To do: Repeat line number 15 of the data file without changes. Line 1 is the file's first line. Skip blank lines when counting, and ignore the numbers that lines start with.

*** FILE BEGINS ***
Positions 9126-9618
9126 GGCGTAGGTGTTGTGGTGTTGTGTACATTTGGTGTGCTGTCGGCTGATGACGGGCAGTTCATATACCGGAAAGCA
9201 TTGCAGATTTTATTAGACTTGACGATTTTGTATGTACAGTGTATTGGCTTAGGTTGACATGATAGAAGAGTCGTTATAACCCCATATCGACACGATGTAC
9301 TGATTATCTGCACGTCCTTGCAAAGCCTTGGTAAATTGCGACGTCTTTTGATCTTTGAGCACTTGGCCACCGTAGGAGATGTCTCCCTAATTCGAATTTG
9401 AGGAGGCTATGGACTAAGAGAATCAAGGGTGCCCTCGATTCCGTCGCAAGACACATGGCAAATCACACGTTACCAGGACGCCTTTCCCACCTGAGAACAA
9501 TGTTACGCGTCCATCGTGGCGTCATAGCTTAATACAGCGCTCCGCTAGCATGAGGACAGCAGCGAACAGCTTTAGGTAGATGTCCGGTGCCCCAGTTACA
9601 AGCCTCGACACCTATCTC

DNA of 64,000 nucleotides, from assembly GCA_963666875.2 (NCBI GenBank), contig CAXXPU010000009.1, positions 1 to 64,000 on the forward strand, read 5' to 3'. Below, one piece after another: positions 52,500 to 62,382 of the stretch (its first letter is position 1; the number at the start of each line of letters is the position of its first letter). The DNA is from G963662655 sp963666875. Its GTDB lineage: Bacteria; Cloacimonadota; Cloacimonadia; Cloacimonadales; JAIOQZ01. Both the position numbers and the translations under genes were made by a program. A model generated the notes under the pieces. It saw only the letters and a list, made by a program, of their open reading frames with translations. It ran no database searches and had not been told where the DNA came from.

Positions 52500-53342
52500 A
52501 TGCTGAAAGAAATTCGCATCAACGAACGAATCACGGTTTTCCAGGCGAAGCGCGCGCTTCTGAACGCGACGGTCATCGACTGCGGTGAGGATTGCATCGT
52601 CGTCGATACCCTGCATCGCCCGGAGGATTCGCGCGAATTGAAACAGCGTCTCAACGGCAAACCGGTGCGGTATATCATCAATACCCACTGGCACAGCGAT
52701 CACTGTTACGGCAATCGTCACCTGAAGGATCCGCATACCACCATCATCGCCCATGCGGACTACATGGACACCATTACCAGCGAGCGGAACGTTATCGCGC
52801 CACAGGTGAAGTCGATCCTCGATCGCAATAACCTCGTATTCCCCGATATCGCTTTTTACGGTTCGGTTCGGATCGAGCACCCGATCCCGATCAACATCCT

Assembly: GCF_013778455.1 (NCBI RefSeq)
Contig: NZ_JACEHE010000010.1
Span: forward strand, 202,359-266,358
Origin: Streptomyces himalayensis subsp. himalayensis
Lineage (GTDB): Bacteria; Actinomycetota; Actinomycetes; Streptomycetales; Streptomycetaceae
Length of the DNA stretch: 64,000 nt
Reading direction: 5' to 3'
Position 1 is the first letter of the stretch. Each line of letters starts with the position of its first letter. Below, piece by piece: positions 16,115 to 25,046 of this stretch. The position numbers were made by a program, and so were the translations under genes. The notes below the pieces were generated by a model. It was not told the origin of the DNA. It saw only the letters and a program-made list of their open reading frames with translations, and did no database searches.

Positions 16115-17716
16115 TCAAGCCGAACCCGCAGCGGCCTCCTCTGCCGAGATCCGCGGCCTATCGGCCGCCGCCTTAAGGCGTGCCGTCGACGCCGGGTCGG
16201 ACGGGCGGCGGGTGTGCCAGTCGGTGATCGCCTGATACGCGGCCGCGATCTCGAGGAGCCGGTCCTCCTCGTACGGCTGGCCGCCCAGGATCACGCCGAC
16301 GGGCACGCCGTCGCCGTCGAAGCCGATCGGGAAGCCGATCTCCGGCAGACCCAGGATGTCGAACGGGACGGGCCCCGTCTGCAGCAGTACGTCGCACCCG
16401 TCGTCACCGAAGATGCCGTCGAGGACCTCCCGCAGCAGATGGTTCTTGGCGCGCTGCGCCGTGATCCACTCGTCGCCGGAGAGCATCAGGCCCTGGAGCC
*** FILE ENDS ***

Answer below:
Assembly: GCF_013778455.1 (NCBI RefSeq)